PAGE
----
A movement taking place in a sister Great Lakes city reminds me that, no matter how disenfranchised and impoverished our citizenry, we still have tools for change-making.
GLUE team member Luqman Abdus-Salam is one of the founding members of One HOOD, a coalition of youth leaders from predominantly African-American neighborhoods in Pittsburgh. At the heart of their mission: solidarity against the gun violence that decimates the population of young black men in primarily black, urban neighborhoods.
One HOOD began when about twenty community leaders decided to witness against violence, by walking the streets together at 11:00 pm in the historically African-American, and historically poor and disenfranchised, Homewood District of Pittsburgh. According to Luqman, when they began this effort in 2006, policemen offered to escort them. The officers were gently told that they were not needed. Now they walk monthly, and are considering expanding their patrols to other neighborhoods.
When they walk, One HOOD members are greeted by residents; grandmothers come out on their stoops, people stop and talk to them. One HOOD claims that zero incidents of violence have been reported in Homewood on the nights they've witnessed.
Luqman told me, "One HOOD is a coalition of a diverse set of youth leaders with different spheres of influence. This diversity is how we maximize our impact." One HOOD operates with no hierarchical membership, no board of directors, no funding at all. They've been offered foundation support, but turned it down, for fear that funding would make them susceptible to outside influence as they determine their long-term direction. They know that their power stems from other resources: integrity, honest and brave leadership, and strength through community.
What Detroit currently lacks in financial resources, it must make up for with those more vital and more powerful characteristics. Fortunately, they're easier to come by than money.
At GLUE's inaugural conference, we took an "alternative" bus tour of Buffalo, led by community organizers deeply familiar with Buffalo's vacancy problems, blight, poor historical planning, poverty, and political dynamics. After the tour, representatives of other Great Lakes cities reflected on how familiar parts of Buffalo seemed. I heard repeatedly, "I saw my city, over and over."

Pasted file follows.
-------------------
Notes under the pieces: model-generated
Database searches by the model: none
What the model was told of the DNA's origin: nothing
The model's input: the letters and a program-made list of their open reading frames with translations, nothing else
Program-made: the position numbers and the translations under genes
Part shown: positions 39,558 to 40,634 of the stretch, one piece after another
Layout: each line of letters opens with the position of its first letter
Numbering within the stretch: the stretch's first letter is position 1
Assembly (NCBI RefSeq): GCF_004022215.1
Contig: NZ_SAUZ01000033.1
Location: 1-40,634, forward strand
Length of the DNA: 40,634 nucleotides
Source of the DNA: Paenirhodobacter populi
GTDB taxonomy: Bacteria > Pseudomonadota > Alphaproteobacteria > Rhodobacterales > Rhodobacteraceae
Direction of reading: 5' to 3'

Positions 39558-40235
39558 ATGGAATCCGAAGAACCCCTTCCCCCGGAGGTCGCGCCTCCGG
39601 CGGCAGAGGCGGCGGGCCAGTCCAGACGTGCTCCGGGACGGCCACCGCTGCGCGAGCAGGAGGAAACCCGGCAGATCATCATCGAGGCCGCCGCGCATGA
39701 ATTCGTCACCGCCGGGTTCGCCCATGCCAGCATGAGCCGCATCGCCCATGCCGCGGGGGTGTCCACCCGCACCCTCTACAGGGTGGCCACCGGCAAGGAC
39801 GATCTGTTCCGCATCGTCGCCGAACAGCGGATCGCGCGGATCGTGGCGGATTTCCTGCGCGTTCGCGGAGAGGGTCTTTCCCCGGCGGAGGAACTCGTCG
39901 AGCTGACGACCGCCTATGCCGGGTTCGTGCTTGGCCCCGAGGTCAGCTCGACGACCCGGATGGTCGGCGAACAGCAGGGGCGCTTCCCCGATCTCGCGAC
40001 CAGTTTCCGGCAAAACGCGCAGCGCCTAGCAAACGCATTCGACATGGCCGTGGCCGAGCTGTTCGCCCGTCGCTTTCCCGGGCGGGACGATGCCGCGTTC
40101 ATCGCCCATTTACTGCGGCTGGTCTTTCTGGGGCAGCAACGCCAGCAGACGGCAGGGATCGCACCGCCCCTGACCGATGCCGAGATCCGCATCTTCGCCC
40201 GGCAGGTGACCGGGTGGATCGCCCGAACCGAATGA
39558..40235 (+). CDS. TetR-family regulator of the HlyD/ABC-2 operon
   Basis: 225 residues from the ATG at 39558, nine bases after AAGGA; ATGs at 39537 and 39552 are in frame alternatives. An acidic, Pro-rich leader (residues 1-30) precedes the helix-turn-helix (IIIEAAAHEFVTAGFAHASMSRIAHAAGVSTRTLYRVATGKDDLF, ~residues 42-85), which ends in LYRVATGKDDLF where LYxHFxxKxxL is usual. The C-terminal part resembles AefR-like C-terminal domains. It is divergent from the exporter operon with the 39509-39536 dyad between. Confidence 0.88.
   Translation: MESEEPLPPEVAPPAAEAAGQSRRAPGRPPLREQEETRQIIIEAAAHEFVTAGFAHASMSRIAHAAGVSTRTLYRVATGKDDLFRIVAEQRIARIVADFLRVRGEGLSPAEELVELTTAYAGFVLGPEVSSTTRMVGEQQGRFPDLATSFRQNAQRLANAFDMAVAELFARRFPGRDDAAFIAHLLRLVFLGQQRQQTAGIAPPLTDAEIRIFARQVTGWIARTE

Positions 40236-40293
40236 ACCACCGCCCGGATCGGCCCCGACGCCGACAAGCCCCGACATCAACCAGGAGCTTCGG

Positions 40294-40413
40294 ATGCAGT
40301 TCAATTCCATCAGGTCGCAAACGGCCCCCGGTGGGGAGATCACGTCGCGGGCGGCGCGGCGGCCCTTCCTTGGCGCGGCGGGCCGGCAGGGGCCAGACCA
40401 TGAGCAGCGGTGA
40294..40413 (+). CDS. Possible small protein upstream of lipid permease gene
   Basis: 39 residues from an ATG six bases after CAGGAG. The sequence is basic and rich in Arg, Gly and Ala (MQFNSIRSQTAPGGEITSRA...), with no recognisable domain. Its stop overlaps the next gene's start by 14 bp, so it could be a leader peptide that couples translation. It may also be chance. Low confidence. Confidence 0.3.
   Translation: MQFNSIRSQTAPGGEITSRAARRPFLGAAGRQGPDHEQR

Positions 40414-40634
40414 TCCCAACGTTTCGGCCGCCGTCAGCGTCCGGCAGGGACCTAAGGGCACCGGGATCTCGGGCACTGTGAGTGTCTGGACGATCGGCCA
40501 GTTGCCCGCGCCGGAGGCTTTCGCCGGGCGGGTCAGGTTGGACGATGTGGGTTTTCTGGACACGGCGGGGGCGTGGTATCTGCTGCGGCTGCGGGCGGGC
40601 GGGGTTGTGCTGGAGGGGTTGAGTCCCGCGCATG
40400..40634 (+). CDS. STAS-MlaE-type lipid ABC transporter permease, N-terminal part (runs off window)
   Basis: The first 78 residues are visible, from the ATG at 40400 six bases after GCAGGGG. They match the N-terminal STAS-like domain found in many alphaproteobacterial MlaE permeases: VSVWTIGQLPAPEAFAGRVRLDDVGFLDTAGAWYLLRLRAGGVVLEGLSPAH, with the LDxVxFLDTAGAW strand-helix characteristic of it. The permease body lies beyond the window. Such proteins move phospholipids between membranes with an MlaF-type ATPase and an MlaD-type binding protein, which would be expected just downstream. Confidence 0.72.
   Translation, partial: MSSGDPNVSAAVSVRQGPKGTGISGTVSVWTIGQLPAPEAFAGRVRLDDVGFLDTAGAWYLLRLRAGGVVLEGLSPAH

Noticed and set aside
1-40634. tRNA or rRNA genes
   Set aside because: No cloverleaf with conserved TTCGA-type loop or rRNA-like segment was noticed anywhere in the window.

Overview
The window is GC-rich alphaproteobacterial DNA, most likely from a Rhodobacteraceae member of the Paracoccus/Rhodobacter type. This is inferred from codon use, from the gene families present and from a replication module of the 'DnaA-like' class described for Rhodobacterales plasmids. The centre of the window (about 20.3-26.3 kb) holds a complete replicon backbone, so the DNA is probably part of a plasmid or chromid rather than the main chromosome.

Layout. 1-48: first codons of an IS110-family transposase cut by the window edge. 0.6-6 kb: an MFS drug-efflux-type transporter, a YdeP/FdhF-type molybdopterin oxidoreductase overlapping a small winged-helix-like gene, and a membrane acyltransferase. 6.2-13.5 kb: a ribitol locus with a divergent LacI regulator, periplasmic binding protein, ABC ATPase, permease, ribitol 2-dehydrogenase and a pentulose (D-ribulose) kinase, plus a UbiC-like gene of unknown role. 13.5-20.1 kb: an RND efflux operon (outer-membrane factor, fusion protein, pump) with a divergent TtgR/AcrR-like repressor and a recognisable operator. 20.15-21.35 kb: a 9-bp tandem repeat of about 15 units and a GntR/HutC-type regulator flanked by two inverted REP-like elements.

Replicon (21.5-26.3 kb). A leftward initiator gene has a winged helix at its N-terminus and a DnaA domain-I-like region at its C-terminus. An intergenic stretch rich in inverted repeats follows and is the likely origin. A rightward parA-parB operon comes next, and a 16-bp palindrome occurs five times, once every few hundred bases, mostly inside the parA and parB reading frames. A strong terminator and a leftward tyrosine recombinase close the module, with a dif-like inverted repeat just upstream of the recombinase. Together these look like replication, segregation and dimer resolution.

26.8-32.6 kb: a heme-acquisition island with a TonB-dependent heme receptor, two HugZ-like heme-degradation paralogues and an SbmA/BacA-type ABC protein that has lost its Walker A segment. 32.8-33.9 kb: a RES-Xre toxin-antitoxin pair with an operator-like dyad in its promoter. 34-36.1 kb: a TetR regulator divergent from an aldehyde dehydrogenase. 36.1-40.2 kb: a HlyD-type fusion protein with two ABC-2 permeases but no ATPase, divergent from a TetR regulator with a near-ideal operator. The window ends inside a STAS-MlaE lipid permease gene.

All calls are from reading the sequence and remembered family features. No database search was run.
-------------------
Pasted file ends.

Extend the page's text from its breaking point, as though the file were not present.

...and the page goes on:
Fortunately, we saw some urban success stories as well. One of them was Elmwood Village, a charming, walkable neighborhood where far-sighted community development schemes have created a consistent and inviting atmosphere.
"You have to build and maintain a sense of place," said Justin Azzarella, Executive Director of the Elmwood Village Association (EVA). "When you break up the urban fabric, people leave."
About ten years ago, Elmwood's sidewalks, streets, and curbs were crumbling. EVA, then a fledgling organization composed primarily of area businesses, saw an opportunity. EVA wielded clout as a community coalition to demand that, when the City repair the infrastructure, it narrow the streets and widen the sidewalks. Traffic slowed, and room appeared for sidewalk cafes.
EVA has since developed design guidelines, involving consistent building scale, planned mixed uses, building orientation, parking lot restrictions, and other parameters.
They've built a broad base of support through the public planning process, that includes the people who live and work in the neighborhood - not just those who already have connections to decision-makers. They've also created initiatives, like the facade improvement matching program, that help businesses follow these guidelines in a time when the economy makes it difficult.
Imagine if Woodward, Cass, and Warren were narrowed around Wayne State and the DIA - an area whose existing assets already draw a decent amount of pedestrian traffic. Imagine the area if cars weren't speeding through at 50 mph, if storefronts were consistently welcoming, and if all buildings were "oriented to the pedestrian." Design has been used in Elmwood Village to attack fundamental economic issues that face Detroit as well.
Some will argue that Detroit doesn't even have the resources to do more than patch its infrastructure, let alone take the next step on good design. But there are little changes happening all over our city, and at all levels, we need to make sure that each of them is as far-sighted as EVA was ten years ago.
Ryan Horton, a GLUE team member from the Public Policy Forum in Milwaukee, lobbied hard at GLUE's inaugural conference last week for creative usage of Tax Increment Financing (TIF) in urban redevelopment. TIF generally refers to this process: A municipality issues bonds to pay for aspects of a development. That development should lead to increased property values, which lead to increased taxes. The increase in property taxes is the "increment" in TIF, and can be captured to repay the initial bonds.